These are my stories as a volunteer member of the Sheriff's Search & Rescue team in Coconino County, Arizona. I'll share what it's like to go from a beginner with a lot to learn to an experienced and, hopefully, valuable member of the team, as well as the missions, trainings, and other activities along the way.
About Coconino County
About Coconino County
Encompassing 18,661 square miles, Coconino County, Arizona, is the second largest county in the U.S. but one of the least populated. Our county includes Grand Canyon National Park, the Navajo, Havasupai, Hualapai and Hopi Indian Reservations, and the largest contiguous ponderosa pine forest in the world. Elevations range from 2,000 feet above sea level along the Colorado River to 12,633 feet at the summit of Mt. Humphreys in Flagstaff.
January 25, 2009
A Tribute To My SAR Spouse
During that time nine years ago, he took care of the farm--the critters and the property--that we were employed to live on and tend to for the absentee owners. Over the course of the 185 days I was away, I saw Steve only once. That five-hour visit took place in a dump of a trail town (which shall remain unnamed) before my husband had to start back to make it home in time to do the evening chores. And he never once complained during any of our phone conversations or when I returned home after I'd completed my hike, about all of the extra work he'd had to shoulder in my absence.
And Steve has held true to form when it's come to me being part of Search and Rescue. As anyone involved with SAR knows, our pagers (or phones) can and do go off at all times of the day and night. Our gadgets have no consideration for mealtimes, holidays, great movies or dates, or a good night's sleep during a snowstorm. People sometimes--often--need help when it's not necessarily convenient for SAR personnel or volunteers. Not to mention for their families. So I wanted to publicly thank Steve for being such a great sport, not to mention bolstering my confidence when it wavers.
I recently read a book called Mountain High, Mountain Rescue by SAR volunteer Peggy Parr, in which she writes, "The patience of a husband or wife at home is often forgotten, yet this is a vital ingredient to the team's accomplishments in the field."
She goes on to say, "Sleeping spouses, unmoved by adrenaline, are awakened in the depth of night by a pager's piercing tone giving an emergency message ... and subjected to the noise of frantic dressing and departure. If the spouse wants the car, chauffeuring is necessary. During the day the tone shatters silence at the sermon, the movie and the restaurant. Dinners turn cold, picnics are cancelled, guests are left waiting. Bachelors should contemplate this neglect a spouse suffers.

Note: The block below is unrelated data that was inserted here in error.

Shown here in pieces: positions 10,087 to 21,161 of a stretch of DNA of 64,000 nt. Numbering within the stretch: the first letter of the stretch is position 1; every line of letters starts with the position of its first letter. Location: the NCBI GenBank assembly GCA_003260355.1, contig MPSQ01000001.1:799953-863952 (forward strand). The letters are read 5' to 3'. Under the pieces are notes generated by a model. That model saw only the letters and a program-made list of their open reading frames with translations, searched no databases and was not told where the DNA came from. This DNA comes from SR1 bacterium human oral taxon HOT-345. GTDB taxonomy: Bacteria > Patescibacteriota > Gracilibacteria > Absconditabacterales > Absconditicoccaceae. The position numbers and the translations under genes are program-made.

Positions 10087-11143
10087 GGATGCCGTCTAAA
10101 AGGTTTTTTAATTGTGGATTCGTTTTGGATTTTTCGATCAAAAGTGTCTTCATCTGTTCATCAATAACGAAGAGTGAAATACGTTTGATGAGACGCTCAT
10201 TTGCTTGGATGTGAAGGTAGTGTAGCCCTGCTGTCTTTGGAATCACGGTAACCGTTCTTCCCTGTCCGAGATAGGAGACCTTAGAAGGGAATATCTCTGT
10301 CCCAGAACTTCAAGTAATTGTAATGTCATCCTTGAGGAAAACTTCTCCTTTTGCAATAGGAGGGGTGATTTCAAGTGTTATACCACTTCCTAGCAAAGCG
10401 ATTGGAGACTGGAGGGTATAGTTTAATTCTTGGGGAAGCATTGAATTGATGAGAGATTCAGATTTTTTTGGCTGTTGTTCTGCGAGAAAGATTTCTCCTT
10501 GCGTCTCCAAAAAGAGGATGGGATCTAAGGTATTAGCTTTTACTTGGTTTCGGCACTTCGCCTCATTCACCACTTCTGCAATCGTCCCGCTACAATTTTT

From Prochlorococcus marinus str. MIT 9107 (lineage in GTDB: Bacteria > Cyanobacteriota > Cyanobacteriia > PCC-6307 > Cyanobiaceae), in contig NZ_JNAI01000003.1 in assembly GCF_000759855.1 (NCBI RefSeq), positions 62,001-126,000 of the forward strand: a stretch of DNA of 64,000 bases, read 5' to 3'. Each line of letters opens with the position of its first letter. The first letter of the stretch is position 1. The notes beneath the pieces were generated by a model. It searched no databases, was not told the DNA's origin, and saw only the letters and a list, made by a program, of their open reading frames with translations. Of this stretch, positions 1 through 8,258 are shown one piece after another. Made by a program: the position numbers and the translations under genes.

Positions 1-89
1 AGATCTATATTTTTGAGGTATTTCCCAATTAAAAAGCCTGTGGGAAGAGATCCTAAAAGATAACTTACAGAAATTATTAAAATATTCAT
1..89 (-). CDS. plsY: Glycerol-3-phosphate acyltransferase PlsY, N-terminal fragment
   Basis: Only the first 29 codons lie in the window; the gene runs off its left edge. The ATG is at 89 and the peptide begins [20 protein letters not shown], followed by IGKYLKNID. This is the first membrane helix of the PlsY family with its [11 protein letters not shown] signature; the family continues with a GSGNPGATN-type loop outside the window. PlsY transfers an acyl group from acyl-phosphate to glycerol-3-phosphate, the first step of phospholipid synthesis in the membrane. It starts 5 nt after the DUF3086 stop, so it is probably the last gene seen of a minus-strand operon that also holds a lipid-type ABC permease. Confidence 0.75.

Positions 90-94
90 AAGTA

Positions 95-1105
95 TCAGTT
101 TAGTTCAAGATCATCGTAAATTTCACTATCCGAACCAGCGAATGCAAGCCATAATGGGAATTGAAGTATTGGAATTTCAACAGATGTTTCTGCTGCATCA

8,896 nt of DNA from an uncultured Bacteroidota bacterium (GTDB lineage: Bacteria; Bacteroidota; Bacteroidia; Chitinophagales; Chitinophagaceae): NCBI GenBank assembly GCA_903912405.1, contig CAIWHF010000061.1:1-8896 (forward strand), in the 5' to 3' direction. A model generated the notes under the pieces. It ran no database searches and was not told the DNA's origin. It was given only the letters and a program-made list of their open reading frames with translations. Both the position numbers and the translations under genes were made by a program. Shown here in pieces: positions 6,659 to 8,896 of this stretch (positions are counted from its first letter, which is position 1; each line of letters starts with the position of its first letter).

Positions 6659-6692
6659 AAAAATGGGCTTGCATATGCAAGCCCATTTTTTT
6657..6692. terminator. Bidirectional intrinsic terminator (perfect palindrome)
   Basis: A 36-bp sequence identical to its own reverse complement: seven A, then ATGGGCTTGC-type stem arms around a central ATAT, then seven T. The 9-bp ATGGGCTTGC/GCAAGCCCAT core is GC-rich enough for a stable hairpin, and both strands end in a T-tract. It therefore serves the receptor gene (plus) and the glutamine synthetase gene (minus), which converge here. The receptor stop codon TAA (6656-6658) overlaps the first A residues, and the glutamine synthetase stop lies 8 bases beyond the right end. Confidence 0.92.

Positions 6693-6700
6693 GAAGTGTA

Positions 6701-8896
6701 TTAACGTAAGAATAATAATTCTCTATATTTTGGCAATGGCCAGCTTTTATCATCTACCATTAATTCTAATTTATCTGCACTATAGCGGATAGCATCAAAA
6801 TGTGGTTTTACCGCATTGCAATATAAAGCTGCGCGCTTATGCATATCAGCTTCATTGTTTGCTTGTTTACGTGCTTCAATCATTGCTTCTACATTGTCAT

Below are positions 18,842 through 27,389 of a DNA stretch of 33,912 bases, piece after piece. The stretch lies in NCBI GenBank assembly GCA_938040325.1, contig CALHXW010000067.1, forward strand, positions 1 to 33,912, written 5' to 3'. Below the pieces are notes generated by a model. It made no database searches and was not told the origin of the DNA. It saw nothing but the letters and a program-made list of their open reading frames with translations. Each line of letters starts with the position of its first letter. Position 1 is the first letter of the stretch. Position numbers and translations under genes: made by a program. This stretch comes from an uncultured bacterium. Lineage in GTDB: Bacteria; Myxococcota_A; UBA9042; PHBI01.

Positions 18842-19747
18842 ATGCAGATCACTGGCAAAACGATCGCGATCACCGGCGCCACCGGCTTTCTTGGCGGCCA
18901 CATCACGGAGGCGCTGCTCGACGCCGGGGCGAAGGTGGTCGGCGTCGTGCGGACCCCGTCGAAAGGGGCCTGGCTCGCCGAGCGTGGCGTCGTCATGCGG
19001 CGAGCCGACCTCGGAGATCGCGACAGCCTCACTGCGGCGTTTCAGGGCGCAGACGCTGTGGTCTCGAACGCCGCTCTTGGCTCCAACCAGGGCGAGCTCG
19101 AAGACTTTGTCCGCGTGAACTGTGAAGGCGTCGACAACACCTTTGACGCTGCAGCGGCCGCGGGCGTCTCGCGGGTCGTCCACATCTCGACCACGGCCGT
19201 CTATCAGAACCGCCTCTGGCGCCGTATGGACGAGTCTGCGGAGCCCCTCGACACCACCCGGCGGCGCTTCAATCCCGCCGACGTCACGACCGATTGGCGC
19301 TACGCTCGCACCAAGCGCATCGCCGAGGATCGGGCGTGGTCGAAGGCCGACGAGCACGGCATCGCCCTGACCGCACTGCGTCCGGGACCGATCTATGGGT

After a mission, the spouse is forced to listen to endless phone calls from other members, where details are dissected like a frog. Gear is spread across the floor as in a garage sale. Two-hundred-foot nylon ropes are cleaned in the washing machine, and hang for days drying in spaghetti coils from the basement ceiling.
The spouse tolerates these annoyances with a patience worthy of sainthood. Members are aware of these qualities, for we take their spirit with us always."
How true. And Steve even gets up when those middle-of-the-night call-outs happen, to make sure I don't leave anything behind as I stumble about for my clothing and gear on the way to the door.
Just today, as Steve and I were in the middle of stuffing our faces with raw fish by candlelight at our favorite sushi restaurant, my pager went off. Immediately, I said, "Oh, it's okay, I'll skip it this time," but Steve knows me all too well. "No, no," he said, "It's totally okay. Go help."
As we've done in the past, we'd have had the rest of our dinner doggie-bagged then driven home, where I'd drop Steve off, quickly change clothes and head to the SAR building. But, as it turned out, that wasn't necessary this time and we finished our dinner date. Our coordinator's message, which I listened to with a face full of maki roll, said this was a call for the technical team. If, in the spring, I qualify for that sub-set of our General SAR team, those kinds of calls will then include me, and more doggie-bags may be necessary.
You're a lucky gal to have such a supportive companion. He sounds like a great guy.
Thank you for the reminder - I'm new to SAR and thus my DH is new to my SAR role as well. It's good to remember that this isn't something that just affects me.
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